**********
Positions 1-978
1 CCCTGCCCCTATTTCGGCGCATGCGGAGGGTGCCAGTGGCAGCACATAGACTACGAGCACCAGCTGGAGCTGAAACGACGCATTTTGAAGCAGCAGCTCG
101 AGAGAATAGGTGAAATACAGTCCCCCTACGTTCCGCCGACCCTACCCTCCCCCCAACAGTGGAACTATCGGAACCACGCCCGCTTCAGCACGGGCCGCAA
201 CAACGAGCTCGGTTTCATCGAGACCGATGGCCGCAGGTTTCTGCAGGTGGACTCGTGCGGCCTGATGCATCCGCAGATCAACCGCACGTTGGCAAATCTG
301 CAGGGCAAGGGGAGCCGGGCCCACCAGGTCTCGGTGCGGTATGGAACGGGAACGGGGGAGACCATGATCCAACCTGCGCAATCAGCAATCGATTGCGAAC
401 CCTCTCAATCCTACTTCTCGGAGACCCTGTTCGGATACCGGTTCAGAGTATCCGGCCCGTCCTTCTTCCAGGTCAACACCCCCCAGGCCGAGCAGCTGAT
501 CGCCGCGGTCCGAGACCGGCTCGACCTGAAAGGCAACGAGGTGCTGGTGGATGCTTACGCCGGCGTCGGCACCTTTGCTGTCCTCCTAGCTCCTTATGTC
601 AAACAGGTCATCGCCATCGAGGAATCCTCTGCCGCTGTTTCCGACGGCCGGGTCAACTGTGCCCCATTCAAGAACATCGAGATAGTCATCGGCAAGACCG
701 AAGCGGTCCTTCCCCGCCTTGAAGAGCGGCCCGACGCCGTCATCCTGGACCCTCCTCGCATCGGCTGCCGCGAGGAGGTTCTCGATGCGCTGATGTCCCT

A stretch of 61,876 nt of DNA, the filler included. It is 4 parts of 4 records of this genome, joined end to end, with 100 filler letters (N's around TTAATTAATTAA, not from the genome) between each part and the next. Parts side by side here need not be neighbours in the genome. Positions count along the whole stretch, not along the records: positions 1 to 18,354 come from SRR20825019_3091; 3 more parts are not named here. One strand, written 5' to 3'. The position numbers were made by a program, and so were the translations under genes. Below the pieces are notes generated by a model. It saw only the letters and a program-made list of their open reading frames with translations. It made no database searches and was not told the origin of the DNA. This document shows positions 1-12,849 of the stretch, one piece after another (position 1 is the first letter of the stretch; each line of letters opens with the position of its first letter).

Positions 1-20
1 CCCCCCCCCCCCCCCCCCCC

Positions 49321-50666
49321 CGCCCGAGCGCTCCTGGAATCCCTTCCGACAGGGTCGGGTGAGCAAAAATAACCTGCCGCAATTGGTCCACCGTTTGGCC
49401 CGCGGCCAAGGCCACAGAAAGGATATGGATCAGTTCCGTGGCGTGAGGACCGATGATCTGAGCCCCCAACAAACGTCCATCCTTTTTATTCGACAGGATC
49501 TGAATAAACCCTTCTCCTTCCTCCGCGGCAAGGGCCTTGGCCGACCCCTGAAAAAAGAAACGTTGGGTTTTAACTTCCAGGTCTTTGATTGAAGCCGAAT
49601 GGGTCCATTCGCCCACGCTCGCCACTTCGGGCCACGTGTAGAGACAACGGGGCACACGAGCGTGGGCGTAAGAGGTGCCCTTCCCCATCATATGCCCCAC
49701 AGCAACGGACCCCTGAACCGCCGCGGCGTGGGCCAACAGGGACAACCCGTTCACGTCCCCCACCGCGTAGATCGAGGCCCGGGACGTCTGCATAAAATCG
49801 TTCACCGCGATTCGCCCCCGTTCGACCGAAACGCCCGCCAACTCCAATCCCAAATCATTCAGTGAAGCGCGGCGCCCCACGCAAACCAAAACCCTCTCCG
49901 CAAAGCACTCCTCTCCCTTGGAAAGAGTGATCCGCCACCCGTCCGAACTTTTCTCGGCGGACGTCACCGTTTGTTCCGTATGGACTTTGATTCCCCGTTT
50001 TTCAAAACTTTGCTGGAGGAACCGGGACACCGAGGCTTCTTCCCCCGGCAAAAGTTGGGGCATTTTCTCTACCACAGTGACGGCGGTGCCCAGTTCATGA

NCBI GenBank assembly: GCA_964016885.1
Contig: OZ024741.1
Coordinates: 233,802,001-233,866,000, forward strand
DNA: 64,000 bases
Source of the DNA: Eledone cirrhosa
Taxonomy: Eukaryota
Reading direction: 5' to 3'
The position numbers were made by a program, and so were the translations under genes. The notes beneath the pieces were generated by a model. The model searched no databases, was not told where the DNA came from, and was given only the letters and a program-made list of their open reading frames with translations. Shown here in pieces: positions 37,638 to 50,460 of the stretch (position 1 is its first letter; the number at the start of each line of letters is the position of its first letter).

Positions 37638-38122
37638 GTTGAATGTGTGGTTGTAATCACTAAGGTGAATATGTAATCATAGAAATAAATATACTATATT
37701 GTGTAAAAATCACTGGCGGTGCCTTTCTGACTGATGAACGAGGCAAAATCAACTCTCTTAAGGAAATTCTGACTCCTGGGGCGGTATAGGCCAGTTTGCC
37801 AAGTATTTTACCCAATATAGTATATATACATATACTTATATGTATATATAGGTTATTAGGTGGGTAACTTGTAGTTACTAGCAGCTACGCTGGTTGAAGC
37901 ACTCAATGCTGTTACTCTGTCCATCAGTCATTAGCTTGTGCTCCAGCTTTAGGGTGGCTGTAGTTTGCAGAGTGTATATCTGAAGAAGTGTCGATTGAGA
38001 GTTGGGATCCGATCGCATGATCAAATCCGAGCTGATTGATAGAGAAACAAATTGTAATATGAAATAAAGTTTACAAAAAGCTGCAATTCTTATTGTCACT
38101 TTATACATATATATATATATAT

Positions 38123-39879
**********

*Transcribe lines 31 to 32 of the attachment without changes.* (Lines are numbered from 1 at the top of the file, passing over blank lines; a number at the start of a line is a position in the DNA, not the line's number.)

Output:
37638 GTTGAATGTGTGGTTGTAATCACTAAGGTGAATATGTAATCATAGAAATAAATATACTATATT
37701 GTGTAAAAATCACTGGCGGTGCCTTTCTGACTGATGAACGAGGCAAAATCAACTCTCTTAAGGAAATTCTGACTCCTGGGGCGGTATAGGCCAGTTTGCC